These incidents may explain, at least in part, the direction in which Chief Justice Warren took the Supreme Court in a series of...
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Biography (Dictionary of World Biography: Twentieth Century)
Article abstract: Warren was Chief Justice of the United States between 1953 and 1969; under his leadership, landmark decisions were reached striking down existing practices in the areas of racial segregation, limitations on political association, voting apportionment, the investigation of criminal suspects, and other controversial issues.
On March 19, 1891, Earl Warren was born in Los Angeles, California. His father, Methias Warren, was a Norwegian immigrant who had come to the United States during his adolescence and for many years worked as a railroad car mechanic; the boy’s mother, Christine Hernlund Warren, was of Swedish ancestry. Ethel Warren, Earl’s sister, was four years older than he. In 1896, the family moved to Bakersfield. As a boy, Warren raised animals and worked at various jobs on the Southern Pacific Railroad; his best subjects in school were history, English, and French. His interest was aroused in 1903 when a deputy marshal killed two lawmen and was later tried in a local court; Warren saw the trial and also watched other trials. Although his father encouraged him to consider a career in engineering, Warren was intrigued by the examples of courtroom advocacy he had seen. By the time he completed high school, he had saved some eight hundred dollars, which he used to meet his expenses when he entered the University of California at Berkeley.
Warren’s academic record was acceptable, if not outstanding; after his third year, he was allowed to take courses at the University’s law school. He received a bachelor’s degree in 1912, and two years later he was awarded his law degree. He was graduated at about the middle of his class and was not selected to serve on the school’s Law Review. For some time thereafter, he practiced in a local law office; upon the United States’s entry into World War I, he joined the army, serving as a bayonet instructor. After a period of service that took him to Fort Lee, Virginia, he was discharged in 1918 with the rank of first lieutenant in the infantry. He then began work for the city attorney in Oakland. In 1925, he became the district attorney for Alameda County, an area just east of San Francisco.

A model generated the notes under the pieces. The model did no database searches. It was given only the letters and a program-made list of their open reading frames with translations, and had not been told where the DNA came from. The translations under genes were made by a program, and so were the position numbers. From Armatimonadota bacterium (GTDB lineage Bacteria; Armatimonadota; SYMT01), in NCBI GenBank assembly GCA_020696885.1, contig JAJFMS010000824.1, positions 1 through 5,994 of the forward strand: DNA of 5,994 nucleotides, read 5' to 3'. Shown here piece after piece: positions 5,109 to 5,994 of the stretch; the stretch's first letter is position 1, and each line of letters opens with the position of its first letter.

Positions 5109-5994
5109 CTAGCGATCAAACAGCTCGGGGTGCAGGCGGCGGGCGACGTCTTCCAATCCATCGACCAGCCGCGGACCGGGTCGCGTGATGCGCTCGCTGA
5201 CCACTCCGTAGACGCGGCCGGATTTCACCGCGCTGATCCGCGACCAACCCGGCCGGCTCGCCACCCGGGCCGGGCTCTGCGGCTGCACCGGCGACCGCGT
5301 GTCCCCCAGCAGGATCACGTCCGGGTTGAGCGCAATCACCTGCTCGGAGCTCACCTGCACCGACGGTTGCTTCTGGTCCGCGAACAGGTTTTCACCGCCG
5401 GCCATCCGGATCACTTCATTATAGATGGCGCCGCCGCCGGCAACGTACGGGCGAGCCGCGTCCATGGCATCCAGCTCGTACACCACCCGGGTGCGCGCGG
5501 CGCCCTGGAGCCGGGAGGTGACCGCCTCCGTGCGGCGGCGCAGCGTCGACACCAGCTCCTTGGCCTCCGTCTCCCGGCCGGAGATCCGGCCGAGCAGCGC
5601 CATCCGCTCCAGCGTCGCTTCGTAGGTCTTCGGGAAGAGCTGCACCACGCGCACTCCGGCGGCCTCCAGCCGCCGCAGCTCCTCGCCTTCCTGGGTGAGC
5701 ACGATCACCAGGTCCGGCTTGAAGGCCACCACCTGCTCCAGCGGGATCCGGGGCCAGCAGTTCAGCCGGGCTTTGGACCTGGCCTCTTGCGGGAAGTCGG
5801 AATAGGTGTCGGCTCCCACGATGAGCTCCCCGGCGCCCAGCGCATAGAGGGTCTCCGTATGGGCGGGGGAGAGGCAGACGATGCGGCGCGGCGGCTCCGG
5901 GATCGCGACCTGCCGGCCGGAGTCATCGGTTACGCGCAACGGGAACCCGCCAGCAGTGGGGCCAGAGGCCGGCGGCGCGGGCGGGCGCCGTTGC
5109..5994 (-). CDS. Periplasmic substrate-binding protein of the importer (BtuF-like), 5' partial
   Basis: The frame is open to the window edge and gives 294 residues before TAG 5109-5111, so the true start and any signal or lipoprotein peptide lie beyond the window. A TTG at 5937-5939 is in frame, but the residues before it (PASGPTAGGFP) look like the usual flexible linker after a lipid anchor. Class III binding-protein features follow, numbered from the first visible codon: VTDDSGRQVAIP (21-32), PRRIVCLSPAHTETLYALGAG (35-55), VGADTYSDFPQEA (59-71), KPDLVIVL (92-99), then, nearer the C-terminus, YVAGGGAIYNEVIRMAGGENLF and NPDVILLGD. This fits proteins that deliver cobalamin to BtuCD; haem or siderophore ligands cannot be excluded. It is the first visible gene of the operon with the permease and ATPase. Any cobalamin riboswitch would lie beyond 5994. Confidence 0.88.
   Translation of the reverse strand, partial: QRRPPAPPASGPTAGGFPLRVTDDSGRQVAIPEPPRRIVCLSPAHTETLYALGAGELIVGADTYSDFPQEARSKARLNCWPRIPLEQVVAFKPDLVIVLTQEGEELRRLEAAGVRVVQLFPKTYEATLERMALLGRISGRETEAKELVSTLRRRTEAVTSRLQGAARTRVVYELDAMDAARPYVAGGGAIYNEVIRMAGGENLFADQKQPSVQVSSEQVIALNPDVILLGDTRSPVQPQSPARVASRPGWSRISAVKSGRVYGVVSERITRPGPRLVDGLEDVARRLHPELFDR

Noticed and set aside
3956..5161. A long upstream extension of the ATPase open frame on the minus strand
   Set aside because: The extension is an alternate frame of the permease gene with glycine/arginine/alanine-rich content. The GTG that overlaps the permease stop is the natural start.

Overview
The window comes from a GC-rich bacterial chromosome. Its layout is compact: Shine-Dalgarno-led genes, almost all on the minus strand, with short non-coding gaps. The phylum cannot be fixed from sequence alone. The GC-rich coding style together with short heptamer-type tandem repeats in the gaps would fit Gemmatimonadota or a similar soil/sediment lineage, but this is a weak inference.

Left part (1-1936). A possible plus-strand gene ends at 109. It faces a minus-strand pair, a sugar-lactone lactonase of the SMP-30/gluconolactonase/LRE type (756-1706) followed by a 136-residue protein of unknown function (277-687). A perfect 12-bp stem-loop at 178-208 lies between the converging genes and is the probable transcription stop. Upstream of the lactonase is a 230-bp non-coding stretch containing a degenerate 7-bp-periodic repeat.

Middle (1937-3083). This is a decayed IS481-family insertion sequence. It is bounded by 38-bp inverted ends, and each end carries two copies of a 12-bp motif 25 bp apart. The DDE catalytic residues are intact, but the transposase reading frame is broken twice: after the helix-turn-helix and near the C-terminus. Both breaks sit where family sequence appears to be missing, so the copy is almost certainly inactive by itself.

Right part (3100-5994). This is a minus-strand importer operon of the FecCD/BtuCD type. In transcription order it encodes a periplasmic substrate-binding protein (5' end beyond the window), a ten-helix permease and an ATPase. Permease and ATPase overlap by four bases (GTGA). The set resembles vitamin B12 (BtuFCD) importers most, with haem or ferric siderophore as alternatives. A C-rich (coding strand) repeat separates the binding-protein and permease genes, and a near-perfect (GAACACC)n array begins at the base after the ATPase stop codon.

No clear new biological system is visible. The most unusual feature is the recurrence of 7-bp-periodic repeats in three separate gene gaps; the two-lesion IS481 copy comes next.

Slightly taller than six feet, Earl Warren weighed more than two hundred pounds; he had a strong build, though in later years he had to struggle somewhat to control his girth. His features were often described as typically Scandinavian: He had a long face with a straight nose and clear blue eyes, his complexion was fair, and he had blond hair which eventually became gray. Throughout his adult life he wore glasses, in time favoring those with rounded, dark-rimmed frames.
Although hither to he had not seriously concerned himself with women, Warren became deeply attached in 1921 to Nina Palmquist Meyers, whom he met at a morning swimming party. An attractive young widow whose husband had died shortly after their son was born, she returned Warren’s affection; after a lengthy courtship, they were married in 1925. Over a period of seven years, two sons and three daughters were born to them, and Warren, as a proud father, became an archetypal family man, constantly concerned with his children’s education and well-being.